EDITOR’S NOTE: The following is a guest blog, first published by James L. Newman, managing partner of the Newman Consulting Group, headquartered in Farmington Hills, MI. Jim is one of the country’s most experienced energy efficiency and green building experts. Known as the “Dean of Green,” Jim regularly speaks to professionals, student groups and the media about sustainability and green technology. Read Jim Newman’s full bio here.
So you want to have an energy audit on your building. You have carefully screened your provider, you have management buy-in to have an audit done. You also collected all the information the auditor requested. (Note: if the auditor does not ask you for any information in advance, for example, a minimum of three years of utility records, you are not likely to receive a thorough analysis.)
Here are the top 5 areas your energy audit should address:
#5 Plug Load: The plug load is relatively easy to minimize. “Plug” load is exactly what it says, i.e., all the electricity-using devices that are plugged into the wall or floor receptacles. These chargers may use more power while simply plugged in doing nothing than when they’re attached to laptop computers, mobile phones, iPads, etc. How? Because the charger uses a small amount of energy all the time it’s plugged in. Likewise, larger equipment such as printers or copiers, if not properly programmed or not Energy Star-rated, can use more power sitting idle than when they’re actually being used.
Recommendations often include:
- Set computers, printers, copiers, etc. to “sleep” when not in use.
- Do not leave chargers plugged into the outlet when the device they serve is not being charged. A simple and inexpensive method is to have a remote strip on a desk with the devices plugged into it. When the devices are not being charged, or when people leave the office, they can simply turn off the power strip. Some power strips can be set to turn off automatically after a specific period of non-use.
#4 Lighting: Lighting is one area where you can literally see a big difference. Most everyone knows you should be using compact fluorescent bulbs in lamps. If you still use T12s in your overhead lighting, you should switch to T8s or even lower, if they will sufficiently illuminate the area. More and more, light fixtures, especially in larger commercial buildings and parking areas, use brighter, lower-wattage LED bulbs. Consider replacing standard bulbs with LED bulbs if they fit your existing fixtures. If you have windows, use them properly – keep shades open during the day, but be careful of glare from sunlight. Daylight not only saves energy but also can improve people’s productivity.
#3 Water: Unless you are doing major bathroom renovations it may not be practical to replace all the toilets or urinals. But here are some no-cost/low-cost things you can do:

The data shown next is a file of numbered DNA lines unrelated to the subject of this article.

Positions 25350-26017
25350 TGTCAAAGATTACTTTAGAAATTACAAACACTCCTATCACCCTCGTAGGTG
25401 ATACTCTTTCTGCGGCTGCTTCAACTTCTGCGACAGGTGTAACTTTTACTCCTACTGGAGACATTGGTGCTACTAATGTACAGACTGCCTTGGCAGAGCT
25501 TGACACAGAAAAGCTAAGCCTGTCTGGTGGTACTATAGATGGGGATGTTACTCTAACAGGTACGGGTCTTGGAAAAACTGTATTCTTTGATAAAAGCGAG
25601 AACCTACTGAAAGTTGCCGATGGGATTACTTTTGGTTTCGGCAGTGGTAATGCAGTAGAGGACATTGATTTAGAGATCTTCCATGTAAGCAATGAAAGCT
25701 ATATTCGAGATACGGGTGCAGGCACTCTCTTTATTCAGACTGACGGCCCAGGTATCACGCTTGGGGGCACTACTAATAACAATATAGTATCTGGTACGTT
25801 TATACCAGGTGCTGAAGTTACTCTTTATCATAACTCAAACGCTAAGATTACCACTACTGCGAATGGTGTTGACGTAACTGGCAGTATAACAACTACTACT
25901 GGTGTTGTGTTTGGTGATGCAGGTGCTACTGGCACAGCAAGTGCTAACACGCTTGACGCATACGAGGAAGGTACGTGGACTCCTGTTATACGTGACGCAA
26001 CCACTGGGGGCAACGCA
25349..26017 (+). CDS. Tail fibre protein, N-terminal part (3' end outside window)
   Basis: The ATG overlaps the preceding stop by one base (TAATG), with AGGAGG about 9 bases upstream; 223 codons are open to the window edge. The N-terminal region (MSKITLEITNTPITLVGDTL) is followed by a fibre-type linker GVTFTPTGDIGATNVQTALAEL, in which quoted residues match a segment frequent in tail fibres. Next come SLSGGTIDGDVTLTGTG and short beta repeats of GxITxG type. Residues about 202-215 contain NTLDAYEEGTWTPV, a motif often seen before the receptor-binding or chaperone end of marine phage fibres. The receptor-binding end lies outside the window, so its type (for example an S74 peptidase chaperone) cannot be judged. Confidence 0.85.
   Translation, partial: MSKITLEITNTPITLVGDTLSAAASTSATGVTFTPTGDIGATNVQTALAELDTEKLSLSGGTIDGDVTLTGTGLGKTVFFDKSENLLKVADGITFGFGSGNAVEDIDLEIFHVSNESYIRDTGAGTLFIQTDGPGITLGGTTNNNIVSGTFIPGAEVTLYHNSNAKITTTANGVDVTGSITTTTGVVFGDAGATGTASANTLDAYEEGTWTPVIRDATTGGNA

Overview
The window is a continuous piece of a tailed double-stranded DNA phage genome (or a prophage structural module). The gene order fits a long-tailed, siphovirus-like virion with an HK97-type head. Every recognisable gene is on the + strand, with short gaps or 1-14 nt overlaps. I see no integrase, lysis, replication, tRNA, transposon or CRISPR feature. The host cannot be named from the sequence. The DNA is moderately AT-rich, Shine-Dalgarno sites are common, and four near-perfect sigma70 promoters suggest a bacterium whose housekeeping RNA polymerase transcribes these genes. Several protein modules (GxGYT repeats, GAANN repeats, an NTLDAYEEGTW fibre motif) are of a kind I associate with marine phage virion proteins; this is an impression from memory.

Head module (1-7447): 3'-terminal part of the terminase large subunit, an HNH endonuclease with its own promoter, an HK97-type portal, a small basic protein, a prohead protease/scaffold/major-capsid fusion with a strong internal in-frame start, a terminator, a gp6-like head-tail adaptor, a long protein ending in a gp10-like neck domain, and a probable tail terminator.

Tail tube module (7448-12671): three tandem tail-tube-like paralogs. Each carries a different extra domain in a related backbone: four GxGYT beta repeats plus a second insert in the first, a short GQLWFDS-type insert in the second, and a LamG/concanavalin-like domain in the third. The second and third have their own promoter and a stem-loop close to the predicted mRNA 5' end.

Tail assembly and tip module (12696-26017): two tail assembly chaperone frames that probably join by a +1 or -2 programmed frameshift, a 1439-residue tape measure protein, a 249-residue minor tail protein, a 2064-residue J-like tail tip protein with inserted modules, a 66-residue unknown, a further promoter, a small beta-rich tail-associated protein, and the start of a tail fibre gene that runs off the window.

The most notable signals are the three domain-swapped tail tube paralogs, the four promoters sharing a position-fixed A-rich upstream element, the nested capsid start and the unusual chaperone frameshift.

- Install inexpensive aerators on all the faucets.
- Check all the faucets, under all the sinks and around all the toilets for signs of leaks. Fix any you find. A single leaky faucet can waste over 1,000 gallons of water a year. Calculate your potential loss here http://ga.water.usgs.gov/edu/sc4.html.
- If your office has a dishwasher, make sure it runs only when full. Ask staff to hand-wash coffee cups if there are too few in the dishwasher to make a full load.
- Change the flush valves on the urinals to handle less water, but be careful in older buildings not to go too low.
Note: Many auditors skip water. They don’t consider it energy. But it takes energy to heat and move the water through the building. Water is a utility cost and you pay for how much you use. So using less is better! But you won’t know how to do it most effectively unless your auditor points out the opportunities.
#2 Building Envelope: The best way to test the building envelope it is with infrared thermography and a blower door test – where feasible. Here’s how they work and what you may find.
The auditor uses an infrared camera to take a standard photo of a particular area of a building, e.g., wall, roof, etc. The auditor then uses infrared rays to take an infrared photo of the same area. The infrared rays, without using any destructive testing methods, show you where your building is conducting heat either inward or outward.
A blower door test helps find the areas that are leaking air into the building. The blower door creates a negative pressure in the building while the auditor moves about the building looking for drafts. This helps pinpoint the leak, which can then be remediated.
#1 HVAC and Controls: In a typical building, heating and cooling are the areas that use the most energy. It makes sense that you will get the biggest bang for your buck here.
We often find enormous waste in air handling system economizers. They are either not set for the proper amount of outside air, not closed during unoccupied hours, leaking air when closed, or not working at all because of linkage failure or control problems.
Your building energy auditor should also examine all programmable thermostats to ensure they are calibrated and set for the proper times and temperature. This will help minimize the amount of energy used to heat or cool the spaces. We continually find programmable thermostats that have never been set up properly.
If your energy audit report does not thoroughly address these five areas, you will never benefit from the full amount of cost and energy savings possible – and potential improvement in indoor air quality (IAQ) and employee or tenant satisfaction.